The revelations concern Hull City, withEnglish football was left reeling by a fresh bung scandal on Friday after Hull City launched a High Court case against Paul Duffen, their former executive chairman…Hull allege that Duffenâ€™s company received payments from agents in return for using those agents to deal with transfers and that the money has been paid into an offshore account.”
Putting a figure on the sum of the bungs alleged, Paul Kelso announces “the club claims the alleged deal between Duffen and agents contributed to a total of Â£5 million in fees relating to transfers and contract negotiations paid between July 2007 and Sept 2009.”
In a supplementary article from James Ducker the scribe discusses the immediate problems for Hull in light of their high-profile, and potentially messy, court case. “Hullâ€™s fight against relegation will be played out against a battle in the courts that promises to be no less dramatic than events on the pitch… The chairman is seeking up to Â£25 million in additional investment to ease the clubâ€™s financial problems, but with Hull far from assured of Premier League football next season â€” a point against Manchester United at Old Trafford this afternoon would move them out of the relegation zone â€” would-be investors appear to be sitting tight.”
Money is once again thin on the ground as clubs look to agree loan deals for fringe players, as the transfer window begins it’s final stage of business.
The biggest mooted deal of the day, as reported by Mark Ogden in the Telegraph, is that “Robinho could make his final appearance for Manchester City in the FA Cup tie at Scunthorpe after club officials sanctioned moves to offload the Â£32.5 million British record signing on loan to Santos.
The Guardian report Everton have agreed a loan deal with Arsenal defender Philippe Senderos, while The Times’ window watch links Ruud van Nistelrooy to Hamburg, Vladimir Weiss with a loan move to Eastlands and Cologne are said to have made an approach to sign Zoran Tosic.
The loan deals continue in the Daily Mail, where we learn that Blackburn are looking top bring in both Eidur Gudjohnsen and Turkish midfielder Yildiray Basturk on pay-as-you-play deals. And over in The Sun it is revealed that West Ham are looking to snare Klaas Jan Huntelaar on loan.
Yet not everyone appears financially strapped for cash, with some clubs actually able to pay transfer fees for players on their shopping lists.
The Daily Mail appear to cough up fur balls claiming Manchester United are interested in Toulouse’s Â£18m midfielder Moussa Sissoko while Lyon are eyeing up a move for United midfielder Anderson.” And the pseudo-tabloid continues by publishing that “Fulham have made a bid for Â£6m Swiss striker Marco Streller.”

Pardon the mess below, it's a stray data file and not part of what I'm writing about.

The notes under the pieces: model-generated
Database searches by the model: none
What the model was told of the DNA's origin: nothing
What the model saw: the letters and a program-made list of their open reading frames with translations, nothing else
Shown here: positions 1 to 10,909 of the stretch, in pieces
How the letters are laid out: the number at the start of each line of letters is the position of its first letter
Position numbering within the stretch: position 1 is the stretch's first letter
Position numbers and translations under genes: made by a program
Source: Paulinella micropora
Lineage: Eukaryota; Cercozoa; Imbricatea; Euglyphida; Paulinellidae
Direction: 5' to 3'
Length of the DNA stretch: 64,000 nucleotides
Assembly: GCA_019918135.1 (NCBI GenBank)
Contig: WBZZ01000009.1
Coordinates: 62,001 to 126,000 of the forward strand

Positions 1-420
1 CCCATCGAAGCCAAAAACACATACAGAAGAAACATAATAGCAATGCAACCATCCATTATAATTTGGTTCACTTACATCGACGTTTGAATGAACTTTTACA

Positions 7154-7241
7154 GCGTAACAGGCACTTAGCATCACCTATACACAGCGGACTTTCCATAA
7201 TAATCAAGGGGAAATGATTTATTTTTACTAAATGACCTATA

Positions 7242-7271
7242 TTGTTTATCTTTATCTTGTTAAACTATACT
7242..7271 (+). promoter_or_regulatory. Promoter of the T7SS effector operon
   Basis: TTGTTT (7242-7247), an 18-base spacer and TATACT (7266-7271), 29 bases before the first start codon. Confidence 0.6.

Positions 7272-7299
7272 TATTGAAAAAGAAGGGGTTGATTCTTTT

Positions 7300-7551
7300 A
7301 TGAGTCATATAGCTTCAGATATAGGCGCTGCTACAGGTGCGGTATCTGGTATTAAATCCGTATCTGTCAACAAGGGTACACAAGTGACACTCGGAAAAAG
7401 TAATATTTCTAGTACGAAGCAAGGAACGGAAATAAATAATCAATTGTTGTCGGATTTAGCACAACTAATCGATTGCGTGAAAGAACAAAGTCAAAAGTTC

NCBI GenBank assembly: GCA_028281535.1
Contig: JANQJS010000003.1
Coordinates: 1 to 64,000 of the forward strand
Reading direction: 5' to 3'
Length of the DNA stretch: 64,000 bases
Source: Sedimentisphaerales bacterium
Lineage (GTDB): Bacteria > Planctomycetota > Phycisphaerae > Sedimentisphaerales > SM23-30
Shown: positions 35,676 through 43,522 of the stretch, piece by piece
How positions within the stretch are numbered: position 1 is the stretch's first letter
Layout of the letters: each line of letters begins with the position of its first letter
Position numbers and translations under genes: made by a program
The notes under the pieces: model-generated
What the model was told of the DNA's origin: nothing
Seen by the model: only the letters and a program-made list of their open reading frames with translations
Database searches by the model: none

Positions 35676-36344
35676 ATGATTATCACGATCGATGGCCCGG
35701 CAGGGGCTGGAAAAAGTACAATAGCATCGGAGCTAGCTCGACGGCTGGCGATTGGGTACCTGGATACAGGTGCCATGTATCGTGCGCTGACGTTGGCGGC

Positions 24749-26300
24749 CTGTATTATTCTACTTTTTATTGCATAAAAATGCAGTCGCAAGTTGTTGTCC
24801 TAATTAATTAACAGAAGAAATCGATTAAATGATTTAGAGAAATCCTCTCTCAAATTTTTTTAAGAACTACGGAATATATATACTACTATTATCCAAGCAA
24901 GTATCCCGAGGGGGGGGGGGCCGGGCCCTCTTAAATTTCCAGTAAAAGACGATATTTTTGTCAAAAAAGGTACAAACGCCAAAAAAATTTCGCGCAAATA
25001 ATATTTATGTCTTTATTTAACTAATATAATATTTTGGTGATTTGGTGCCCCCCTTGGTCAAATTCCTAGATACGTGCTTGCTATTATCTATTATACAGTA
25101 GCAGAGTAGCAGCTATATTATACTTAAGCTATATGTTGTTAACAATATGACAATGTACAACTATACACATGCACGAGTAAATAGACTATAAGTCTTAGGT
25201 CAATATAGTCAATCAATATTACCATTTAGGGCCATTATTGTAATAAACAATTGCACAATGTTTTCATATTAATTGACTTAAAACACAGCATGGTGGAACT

Anthony Kastrinikas splashes in the The Sun with news that “Real Madrid have stepped up their chase for Wayne Rooney by drafting in super-agent Pini Zahavi. The Spanish giants want football’s best-known middle-man to try to negotiate a deal with Manchester United. And Roo is one of Real chief Florentino Perez’s top summer targets.”
Exposing the desperation at Pompey for money to roll into the club, Owen Gibson scribbles “stricken Portsmouth were today hoping that interest from the club’s former manager Harry Redknapp in taking Younes Kaboul back to White Hart Lane would solidify into a Â£10m offer.”
The final transfer shorts include news that Sunderland are tracking Habib Beye from Aston Villa, Morten Gamst Pedersen is considering a move to Turkish giants Fenerbahce, Benni McCarthy is on the verge of joining West Ham on loan, and Bolton are set to snap up the excellent American winger Stuart Holden for the rest of the season.
Finally, in the standout article of the day, Mick Hume depressingly admits that normal football fans can no longer affect change at their club. “Faced with mounting debts, rising prices, rumours of ground or player sell-offs, what is the fan in the stand to do? Marches, meetings and protests are being staged and there are even murmurs of solidarity between fans of opposing clubs. Some want the United crowd to start wearing green-and- yellow shirts â€” the old Newton Heath colours â€” to show solidarity with the founding spirit of the working menâ€™s football club. Whether these prove much more than token protests remains to be seen. In practical terms, fans might be desperate to make the bad owners sell, but to whom? There is talk at some clubs of supporters making a bid. That is fantasy football finances. It was possible for 20-odd thousand people paying Â£35 each to buy Ebbsfleet United, but a big club are out of our league.”